J. P de Fonseka and G. K. Chesterton

J. P. De Fonseka was one of the greatest English writers Ceylon ever produced. He has been compared  with the the best of English essayists like Charles Lamb, E. V. Lucas, G. K. Chesterton and Hilaire Belloc and was a friend and great admirer of Gilbrt Keith Chesterton. In fact he was natured in the Chester-Belloc school of writing and G. K. was to have a great influence on his writings. This close association brought them together many times. J. P.  closely associated Chesterton while he was in England during the period 1926 to 1930. This rare picture of that association shows G. K. Chesterton with J. P. de Fonseka, possibly taken around 1929 while J. P. was in England.

J. P. also counted amongst his friends, some of the literary giants of the era. Names mentioned in the articles about him include Hilaire Belloc, E. V. Lucas, Bernard Shaw, Robert Lynd, Eric Gill, A. P. Herbert, Walter de la Mare, Sir John Squire, and Francis Thompson among others. J. P. also edited two of Chesterton’s Anthologies (collections of Essays) in 1929.

 A comprehensive list of Chesterton publications, included in a website dedicated to him, lists two books which J. P. contributed as editor or compiler. An extract from this comprehensive list is reproduced below. A link to this website has been provided at the end of this page.

The writings of G. K. Chesterton:

G.K. Chesterton was one of the finest writers of the 20th century. He said something about everything and he said it better than anybody else. The reason he was one of the greatest writer of the 20th century was because he was also one of the greatest thinker of the 20th century.

This was the man who wrote a book called ‘The Everlasting Man’, which led a young atheist named C.S. Lewis to become a Christian. This was the man who wrote a novel called ‘The Napoleon of Notting Hill’, which inspired Michael Collins to lead a movement for Irish Independence. This was the man who wrote an essay in the Illustrated London News that inspired Mohandas Gandhi to lead a movement to end British colonial rule in India.

Chesterton had no difficulty standing up for what he believed. He was one of the few journalists to oppose the Boer War. His 1922 Eugenics and Other Evils attacked what was at that time the most progressive of all ideas, the idea that the human race could and should breed a superior version of itself. In the Nazi experience, history demonstrated the wisdom of his once “reactionary” views.

Chesterton debated many of the celebrated intellectuals of his time: George Bernard Shaw, H.G. Wells, Bertrand Russell, Clarence Darrow. According to contemporary accounts, Chesterton usually emerged as the winner of these contests. However, the world has immortalized his opponents and forgotten Chesterton. Ironically, all of his opponents regarded Chesterton with the greatest affection. And George Bernard Shaw said: “The world is not thankful enough for Chesterton.” T. S. Eliot once said that Chesterton “deserves a permanent claim on our loyalty.”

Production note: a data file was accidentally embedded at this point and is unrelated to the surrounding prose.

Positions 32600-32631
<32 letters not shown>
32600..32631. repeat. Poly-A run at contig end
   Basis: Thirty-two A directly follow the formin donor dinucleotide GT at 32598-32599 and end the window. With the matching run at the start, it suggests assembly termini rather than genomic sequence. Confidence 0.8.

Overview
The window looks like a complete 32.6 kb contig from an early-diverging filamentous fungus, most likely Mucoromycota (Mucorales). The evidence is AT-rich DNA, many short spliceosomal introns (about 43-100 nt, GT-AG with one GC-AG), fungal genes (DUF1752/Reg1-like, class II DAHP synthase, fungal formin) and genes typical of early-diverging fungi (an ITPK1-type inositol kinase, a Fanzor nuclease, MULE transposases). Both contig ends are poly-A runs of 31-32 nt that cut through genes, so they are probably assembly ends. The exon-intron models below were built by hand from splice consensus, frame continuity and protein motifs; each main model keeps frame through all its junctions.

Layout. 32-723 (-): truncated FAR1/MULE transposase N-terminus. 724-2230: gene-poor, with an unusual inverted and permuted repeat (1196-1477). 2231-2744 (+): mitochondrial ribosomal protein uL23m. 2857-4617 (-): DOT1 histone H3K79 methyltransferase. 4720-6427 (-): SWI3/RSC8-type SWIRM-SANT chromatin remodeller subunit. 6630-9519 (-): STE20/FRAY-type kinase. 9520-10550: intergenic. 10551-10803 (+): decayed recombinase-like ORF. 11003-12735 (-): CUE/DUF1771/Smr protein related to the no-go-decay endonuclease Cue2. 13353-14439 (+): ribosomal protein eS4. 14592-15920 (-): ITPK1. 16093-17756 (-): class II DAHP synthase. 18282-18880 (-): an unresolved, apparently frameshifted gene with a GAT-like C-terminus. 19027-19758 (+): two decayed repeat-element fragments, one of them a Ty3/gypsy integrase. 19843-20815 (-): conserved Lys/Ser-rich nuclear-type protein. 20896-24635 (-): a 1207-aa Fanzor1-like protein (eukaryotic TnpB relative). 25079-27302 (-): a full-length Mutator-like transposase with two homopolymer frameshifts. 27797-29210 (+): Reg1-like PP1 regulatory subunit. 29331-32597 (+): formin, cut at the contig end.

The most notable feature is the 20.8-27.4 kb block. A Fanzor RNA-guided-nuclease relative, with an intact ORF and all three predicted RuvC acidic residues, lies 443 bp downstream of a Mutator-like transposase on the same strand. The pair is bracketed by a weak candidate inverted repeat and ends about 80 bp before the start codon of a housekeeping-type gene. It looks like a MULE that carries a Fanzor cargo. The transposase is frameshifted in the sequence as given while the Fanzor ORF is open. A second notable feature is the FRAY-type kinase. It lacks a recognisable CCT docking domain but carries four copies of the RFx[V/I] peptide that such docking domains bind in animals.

Brief bio sketch of G. K. Chesterton

Gilbert Keith (“G.K.”) Chesterton was born on May 29th, 1874 on Campden Hill, in Kensington U. K. At some point (Sunday, July 30, 1922 if you’re curious) he converted from the Anglican Church to the Roman Catholic Church, which really ticked off his good friend, George Bernard Shaw. He died on June 14th of 1936, a Tuesday.

Chesterton was educated at St. Paul’s, but never went to college. He went to art school. In 1900, he was asked to contribute a few magazine articles on art criticism, and went on to become one of the most prolific writers of all time. He wrote a hundred books, contributions to 200 more, hundreds of poems, including the epic Ballad of the White Horse, five plays, five novels, and some two hundred short stories, including a popular series featuring the priest-detective, Father Brown.

Chesterton died on the 14th of June, 1936 in Beaconsfield, Buckinghamshire.

Some choice quotes from G. K. Chesterton.

  • A good novel tells us the truth about it’s hero; but a bad novel tells us the truth about its author.
  • Angels fly because they take themselves lightly.
  • Democracy means government by the uneducated, while aristocracy means government by the badly educated.
  • Do not free the camel of the burden of his hump; you may be freeing him from being a camel.
  • I believe in getting into hot water. I think it keeps you clean.
  • I’ve searched all the parks in all the cities and found no statues of committees.
  • Journalism consists largely in saying ”Lord James is dead” to people who never knew Lord James was alive.
  • Merely having an open mind is nothing; the object of opening the mind, as of opening the mouth, is to shut it again on something solid.
  • Moderate strength is shown in violence, supreme strength is shown in levity.
  • No man knows he is young while he is young.
  • People generally quarrel because they cannot argue.
  • The only way of catching a train I have ever discovered is to miss the train before.
  • The reformer is always right about what is wrong. He is generally wrong about what is right.
  • To be clever enough to get all the money, one must be stupid enough to want it.
  • Truth is sacred; and if you tell the truth too often nobody will believe it.

ADDITIONAL RESOURCES:

  1. G. K. Chesterton – Works on the Web.
    Includes a complete bibliography of material by and about G. K. Chesterton
    (http://www.dur.ac.uk/martin.ward/gkc)
  2. G. K. Chesterton – The “Colossal Genius”
    (http://ic.nef/~erasmus/RAZ27.HTM)
  3. The American Chesterton Society
    (http://www.chesterton.org/)

Photograph of J. P. with Chesterton, kind courtesy of Peter Waas, UK.
Bio Sketch and details of G. K. Chesterton from the above websites. Please visit these informative websites for more details.